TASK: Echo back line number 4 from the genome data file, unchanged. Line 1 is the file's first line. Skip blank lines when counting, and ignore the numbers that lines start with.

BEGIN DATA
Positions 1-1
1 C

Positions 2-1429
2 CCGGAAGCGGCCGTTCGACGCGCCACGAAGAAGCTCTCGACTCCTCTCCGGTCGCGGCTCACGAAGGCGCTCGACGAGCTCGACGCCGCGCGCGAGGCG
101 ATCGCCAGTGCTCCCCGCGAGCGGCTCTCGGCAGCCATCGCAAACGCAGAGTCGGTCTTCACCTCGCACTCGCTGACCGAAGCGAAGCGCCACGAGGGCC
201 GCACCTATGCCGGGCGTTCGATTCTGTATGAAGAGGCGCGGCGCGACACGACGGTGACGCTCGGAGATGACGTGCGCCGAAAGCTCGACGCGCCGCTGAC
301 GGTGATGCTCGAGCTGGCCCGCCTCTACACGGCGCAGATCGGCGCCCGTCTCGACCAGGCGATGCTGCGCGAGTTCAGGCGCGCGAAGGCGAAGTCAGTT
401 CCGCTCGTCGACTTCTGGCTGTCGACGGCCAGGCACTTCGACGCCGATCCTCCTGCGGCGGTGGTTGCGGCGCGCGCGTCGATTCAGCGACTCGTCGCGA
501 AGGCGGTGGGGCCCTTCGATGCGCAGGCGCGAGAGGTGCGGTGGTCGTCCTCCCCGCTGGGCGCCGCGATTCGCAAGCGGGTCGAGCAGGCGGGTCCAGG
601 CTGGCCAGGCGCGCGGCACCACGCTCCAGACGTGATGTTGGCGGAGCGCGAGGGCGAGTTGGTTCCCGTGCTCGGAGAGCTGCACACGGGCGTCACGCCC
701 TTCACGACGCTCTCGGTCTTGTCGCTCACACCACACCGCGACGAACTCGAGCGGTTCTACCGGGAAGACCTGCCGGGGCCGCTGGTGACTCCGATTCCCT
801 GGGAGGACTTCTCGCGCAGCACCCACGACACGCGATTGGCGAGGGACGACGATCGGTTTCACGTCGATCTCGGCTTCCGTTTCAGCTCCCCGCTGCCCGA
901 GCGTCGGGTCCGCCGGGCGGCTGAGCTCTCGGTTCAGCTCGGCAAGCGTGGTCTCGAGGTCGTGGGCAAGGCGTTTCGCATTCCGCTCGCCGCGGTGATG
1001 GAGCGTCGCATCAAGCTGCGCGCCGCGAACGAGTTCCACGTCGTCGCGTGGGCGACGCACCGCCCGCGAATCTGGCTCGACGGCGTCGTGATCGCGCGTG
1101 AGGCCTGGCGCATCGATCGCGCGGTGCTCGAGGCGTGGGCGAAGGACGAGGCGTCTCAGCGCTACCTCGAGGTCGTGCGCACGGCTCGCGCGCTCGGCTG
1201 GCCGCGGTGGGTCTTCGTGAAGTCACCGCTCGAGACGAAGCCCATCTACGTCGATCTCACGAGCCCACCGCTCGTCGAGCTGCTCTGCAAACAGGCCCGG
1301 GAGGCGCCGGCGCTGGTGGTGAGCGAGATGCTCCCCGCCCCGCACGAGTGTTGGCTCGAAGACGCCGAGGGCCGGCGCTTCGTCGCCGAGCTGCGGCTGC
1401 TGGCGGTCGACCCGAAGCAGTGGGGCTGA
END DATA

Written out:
2 CCGGAAGCGGCCGTTCGACGCGCCACGAAGAAGCTCTCGACTCCTCTCCGGTCGCGGCTCACGAAGGCGCTCGACGAGCTCGACGCCGCGCGCGAGGCG